What does the Bible say about the natural environment? Should Christians care for the environment, or doesn’t it matter?
This post looks at the natural environment from an understanding based on the Bible, which is God’s message to us. This leads to different understandings compared to if we reject what the Bible says. It’s a theistic viewpoint, not an atheistic one. The Bible says that the universe was formed miraculously by God’s command (Ps. 33:6-9). People can look at the same world, but their interpretation depends on their worldview. It’s like wearing glasses. For example, clear glasses give a brighter view than sunglasses. (more…)
As a fish lives in water, we live in the environment of our culture. We are all influenced by the world we live in: it shapes and influences our thinking. We all live in a community and society that has a characteristic culture and beliefs. None of us is isolated from this world. How we live at home, at work and at church is influenced by our current culture and human tradition, which is derived from the culture of previous eras. These cultures and worldviews can have both positive and negative aspects.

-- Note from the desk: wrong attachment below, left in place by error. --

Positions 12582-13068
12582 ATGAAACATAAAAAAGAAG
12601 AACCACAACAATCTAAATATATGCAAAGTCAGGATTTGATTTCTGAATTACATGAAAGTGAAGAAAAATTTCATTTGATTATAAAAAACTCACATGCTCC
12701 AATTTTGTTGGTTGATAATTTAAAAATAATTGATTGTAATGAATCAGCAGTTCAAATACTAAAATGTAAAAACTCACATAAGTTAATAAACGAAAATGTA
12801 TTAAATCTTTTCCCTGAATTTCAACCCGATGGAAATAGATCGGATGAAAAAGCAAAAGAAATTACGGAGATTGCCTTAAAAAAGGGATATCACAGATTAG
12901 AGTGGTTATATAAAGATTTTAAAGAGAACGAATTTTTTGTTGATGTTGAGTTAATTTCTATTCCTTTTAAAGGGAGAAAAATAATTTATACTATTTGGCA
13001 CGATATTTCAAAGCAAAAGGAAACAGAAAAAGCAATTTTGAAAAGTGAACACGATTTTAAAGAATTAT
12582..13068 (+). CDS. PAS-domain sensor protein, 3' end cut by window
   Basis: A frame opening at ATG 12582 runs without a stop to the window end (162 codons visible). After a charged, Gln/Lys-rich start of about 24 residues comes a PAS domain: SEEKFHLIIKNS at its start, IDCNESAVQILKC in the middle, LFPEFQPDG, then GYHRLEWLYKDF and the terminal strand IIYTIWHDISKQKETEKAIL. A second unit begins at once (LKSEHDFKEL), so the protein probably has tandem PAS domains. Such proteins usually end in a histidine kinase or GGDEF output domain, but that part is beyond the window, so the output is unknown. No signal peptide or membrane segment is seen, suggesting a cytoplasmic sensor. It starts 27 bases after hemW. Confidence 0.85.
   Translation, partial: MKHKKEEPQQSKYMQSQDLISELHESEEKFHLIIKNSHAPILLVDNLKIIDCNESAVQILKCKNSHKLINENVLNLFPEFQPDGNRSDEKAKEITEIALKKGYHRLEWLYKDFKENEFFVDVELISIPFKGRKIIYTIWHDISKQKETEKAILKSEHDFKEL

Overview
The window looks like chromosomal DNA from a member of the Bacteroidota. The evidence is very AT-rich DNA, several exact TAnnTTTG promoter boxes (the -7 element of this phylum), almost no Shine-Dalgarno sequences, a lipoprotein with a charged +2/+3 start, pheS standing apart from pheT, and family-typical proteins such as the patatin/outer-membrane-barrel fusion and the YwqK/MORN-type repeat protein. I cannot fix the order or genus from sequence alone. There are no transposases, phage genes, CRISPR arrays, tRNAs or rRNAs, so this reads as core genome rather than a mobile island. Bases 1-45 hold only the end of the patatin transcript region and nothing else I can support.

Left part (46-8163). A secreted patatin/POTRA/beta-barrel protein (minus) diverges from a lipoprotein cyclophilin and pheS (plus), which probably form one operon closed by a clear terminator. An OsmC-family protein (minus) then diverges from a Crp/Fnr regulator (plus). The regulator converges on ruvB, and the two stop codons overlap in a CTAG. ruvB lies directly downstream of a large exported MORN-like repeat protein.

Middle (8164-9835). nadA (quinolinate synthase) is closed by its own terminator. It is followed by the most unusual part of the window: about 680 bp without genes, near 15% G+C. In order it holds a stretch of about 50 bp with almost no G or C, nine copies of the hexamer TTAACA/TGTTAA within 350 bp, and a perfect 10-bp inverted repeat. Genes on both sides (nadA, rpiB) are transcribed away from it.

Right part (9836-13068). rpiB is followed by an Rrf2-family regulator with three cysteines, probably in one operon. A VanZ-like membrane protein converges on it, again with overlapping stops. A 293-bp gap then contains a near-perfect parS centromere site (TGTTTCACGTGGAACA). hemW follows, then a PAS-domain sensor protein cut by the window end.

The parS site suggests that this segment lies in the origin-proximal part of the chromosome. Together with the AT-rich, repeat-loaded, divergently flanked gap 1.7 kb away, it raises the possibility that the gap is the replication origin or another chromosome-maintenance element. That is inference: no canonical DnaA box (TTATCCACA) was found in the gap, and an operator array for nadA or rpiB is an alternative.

The word “postmodern” can be used in two ways. Firstly, to describe an era, the present period of time, which is characterised by: consumerism, many options and choices, globalisation, Google, Facebook, SMS, GPS, constant change, and superficial lives that lack depth, where the most common goal is to enjoy yourself.
Secondly, “postmodern” describes an attitude or mindset (which is a way of looking at things, a paradigm or a worldview). In this article we are mainly looking at the second meaning: “postmodernism”, which is the prevailing mindset of our society. It is largely a state of mind. As the word implies “postmodernism” has now largely replaced “modernism”, which was the previous mindset. Postmodernism is a reaction to modernism.